You fall into one of two categories:
Category One: You’re working a 9-5 but your checks are tied up in essentials (bills, loan payments, rent) and you can’t invest in yourself the way you want.
Category Two: You’re in between jobs and things are super tight.
I get it.
When I started FIVE12 STUDIO (as CNICOLE Photodesign), I used GIMP, an open source alternative to Photoshop, to edit photos (Adobe didn’t offer a subscription service yet and I didn’t see myself paying $600 for Photoshop alone).
But I was a photographer and needed software to edit photos, so GIMP and I were BFF for a while. Luckily, Adobe started their subscription service and I paid monthly for Photoshop.
If you’re in the position where you need money to grow your business, you need to start working on it…now.
From the gospel of DJ Khaled, “We have to get money. We have no choice. It cost money to eat.”
You can start your business, blog, etc with no money because there are free tools available for you.
– Google Apps: For the everyday user, you have access to Google Docs, which allows you to create documents, spreadsheets, and presentations online for free. You also have Google Drive, which includes 10GB of storage free.
Upgrade: Google Apps for Work gives you 30GB, offline access to docs, and personalized email (email@example.com). $5/mo per user.
– Google Fonts: If you want free fonts to use both personal and commercial use, Google Fonts is a great place to start. With an option of 80 fonts, you have plenty of options without praying you didn’t violate some terms and conditions.
– Buffer: If you’re creating content, you need to share it. Buffer allows you to do that, up to 10 posts at a time, for FREE. With a browser app for Chrome, Safari, and Firefox and a mobile app, you can track your queue and refill when necessary. Upgrade: for $10/month, you can get Buffer Awesome and queue up to 200 posts at a time (including Pinterest!).
– Asana: Need to project manage your workload and manage your task? Asana is a great place to start. Create to-do lists, set due dates, get reminders, see unicorns. Yep, once you complete a task, select the check mark and a unicorn appears. That’s pretty golden, right?
– Pixlr: Need to edit photos but can’t spare $10/mo for Photoshop? Pixlr allows you to edit photos online for free. With a similar interface to Photoshop, you can practice your photo editing skills and save your edited work on your hard drive.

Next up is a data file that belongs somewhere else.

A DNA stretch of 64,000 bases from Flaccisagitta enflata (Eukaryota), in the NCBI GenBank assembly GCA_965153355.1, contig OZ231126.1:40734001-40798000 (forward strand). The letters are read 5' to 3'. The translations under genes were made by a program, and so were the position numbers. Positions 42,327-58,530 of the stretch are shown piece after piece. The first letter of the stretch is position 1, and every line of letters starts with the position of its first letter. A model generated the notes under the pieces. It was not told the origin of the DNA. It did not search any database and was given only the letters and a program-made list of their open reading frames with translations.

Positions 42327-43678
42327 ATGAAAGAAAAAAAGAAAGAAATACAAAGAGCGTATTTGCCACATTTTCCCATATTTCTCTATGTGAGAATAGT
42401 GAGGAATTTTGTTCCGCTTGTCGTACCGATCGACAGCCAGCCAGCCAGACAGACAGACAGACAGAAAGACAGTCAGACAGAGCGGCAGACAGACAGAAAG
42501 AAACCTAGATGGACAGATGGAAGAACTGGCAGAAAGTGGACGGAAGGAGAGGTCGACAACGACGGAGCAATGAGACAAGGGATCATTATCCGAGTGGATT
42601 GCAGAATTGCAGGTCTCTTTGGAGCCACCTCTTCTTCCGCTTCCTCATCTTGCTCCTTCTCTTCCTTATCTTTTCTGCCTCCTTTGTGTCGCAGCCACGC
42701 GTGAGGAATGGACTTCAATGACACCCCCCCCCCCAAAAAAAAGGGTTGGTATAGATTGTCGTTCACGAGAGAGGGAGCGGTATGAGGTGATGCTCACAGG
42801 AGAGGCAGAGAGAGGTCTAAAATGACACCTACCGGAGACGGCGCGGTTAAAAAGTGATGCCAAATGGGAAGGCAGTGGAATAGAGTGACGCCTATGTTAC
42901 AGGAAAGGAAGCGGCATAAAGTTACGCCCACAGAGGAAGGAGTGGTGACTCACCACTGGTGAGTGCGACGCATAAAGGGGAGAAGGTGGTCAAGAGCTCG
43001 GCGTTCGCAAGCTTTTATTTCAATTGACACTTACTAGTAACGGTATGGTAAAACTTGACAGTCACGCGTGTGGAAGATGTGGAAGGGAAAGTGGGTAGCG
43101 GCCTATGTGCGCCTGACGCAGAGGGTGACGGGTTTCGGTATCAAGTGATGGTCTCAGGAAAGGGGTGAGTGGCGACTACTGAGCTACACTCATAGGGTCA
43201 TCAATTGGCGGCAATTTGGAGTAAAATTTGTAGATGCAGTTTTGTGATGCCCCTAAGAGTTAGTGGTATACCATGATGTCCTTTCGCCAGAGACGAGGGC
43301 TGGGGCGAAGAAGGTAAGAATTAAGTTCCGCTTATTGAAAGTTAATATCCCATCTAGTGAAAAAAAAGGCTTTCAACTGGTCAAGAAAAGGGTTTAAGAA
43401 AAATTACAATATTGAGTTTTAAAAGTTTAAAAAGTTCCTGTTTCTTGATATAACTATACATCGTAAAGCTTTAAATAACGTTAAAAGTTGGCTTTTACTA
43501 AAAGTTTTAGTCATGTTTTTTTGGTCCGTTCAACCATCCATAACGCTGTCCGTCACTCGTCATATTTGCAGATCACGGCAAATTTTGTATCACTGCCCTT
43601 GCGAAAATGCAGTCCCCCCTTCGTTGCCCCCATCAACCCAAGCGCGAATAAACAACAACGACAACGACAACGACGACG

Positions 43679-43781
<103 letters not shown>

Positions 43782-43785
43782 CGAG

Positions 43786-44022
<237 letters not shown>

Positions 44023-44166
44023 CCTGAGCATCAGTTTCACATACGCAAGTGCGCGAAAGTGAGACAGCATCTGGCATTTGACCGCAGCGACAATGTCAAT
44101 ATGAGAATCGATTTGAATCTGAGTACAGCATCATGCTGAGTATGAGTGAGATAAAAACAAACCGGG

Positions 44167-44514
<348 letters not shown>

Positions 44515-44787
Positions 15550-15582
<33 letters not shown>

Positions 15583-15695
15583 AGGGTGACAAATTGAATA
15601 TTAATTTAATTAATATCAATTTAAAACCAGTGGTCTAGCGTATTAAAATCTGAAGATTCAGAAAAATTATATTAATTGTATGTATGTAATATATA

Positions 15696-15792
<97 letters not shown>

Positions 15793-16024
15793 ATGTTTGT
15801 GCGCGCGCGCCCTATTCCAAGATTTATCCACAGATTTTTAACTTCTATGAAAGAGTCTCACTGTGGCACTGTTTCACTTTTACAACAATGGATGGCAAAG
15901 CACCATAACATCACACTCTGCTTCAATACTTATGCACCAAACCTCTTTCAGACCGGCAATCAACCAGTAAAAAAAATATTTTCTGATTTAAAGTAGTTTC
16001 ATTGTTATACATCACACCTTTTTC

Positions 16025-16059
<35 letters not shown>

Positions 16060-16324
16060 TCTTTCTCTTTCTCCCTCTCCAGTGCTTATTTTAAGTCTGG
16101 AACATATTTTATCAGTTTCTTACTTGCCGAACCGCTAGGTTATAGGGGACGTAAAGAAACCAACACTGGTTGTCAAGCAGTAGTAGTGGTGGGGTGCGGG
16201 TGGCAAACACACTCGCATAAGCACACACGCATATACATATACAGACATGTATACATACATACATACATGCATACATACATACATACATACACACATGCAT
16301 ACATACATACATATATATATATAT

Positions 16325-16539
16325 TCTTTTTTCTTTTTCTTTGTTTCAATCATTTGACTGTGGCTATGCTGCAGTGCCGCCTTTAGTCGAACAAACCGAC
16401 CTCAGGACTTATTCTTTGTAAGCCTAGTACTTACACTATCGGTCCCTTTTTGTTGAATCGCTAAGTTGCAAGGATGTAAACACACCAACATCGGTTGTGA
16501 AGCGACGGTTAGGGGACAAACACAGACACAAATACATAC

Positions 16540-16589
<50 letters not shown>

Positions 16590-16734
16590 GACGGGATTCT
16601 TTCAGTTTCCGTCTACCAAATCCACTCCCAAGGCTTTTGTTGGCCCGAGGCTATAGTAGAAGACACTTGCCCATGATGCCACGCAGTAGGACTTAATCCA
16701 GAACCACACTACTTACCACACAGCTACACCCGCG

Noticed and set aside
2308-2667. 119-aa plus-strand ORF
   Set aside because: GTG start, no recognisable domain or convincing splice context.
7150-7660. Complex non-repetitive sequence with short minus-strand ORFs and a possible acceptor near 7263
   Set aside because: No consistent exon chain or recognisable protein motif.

– HelloSign: When sending contracts to clients, HelloSign allows both parties to sign online and download their copy. Legally binding, both parties can feel safe about the authenticity of their signatures.
– Waveapp: Waveapp helps small businesses keep track of their business needs and send invoices, so you don’t have to worry about inputting it in a spreadsheet.
– MailChimp: Need a place for those sign-ups to go? MailChimp has a free plan for users with 2,000 or fewer subscribers. Use this time to build your list, being able to create your own campaign templates or the ones supplied for you.
Got a little bit of change to spare per month? Here are some great tools that cost you no more than $20 a month:
– Photoshop CC (9.99 mo/tax): One of my favorite tools I believe is an investment whether you’re a designer or not. Using Photoshop to create graphics or photo editing gives you the benefit of working on or offline. Also, you have access to Lightroom (and editing and photo management tool), and Adobe video/photo mobile apps.
– Squarespace (Personal account $14/mo): Squarespace cover pages is great for users who have something to launch soon and want to provide an opt-in. While it’s not a full website, it does allow users to have a sneak peak at what you’re working on.
Ready to launch a full site? For $12/mo you can create your own site with 20 Pages, Galleries, and Blogs with Unlimited Bandwidth and Storage, and 2 Contributors.
Don’t let lack of money prevent you from starting. Using quality tools to help your business grow doesn’t mean you have to break the bank or take out a loan. Making smart investments and choices can benefit you in the short and long run.
Until next time, C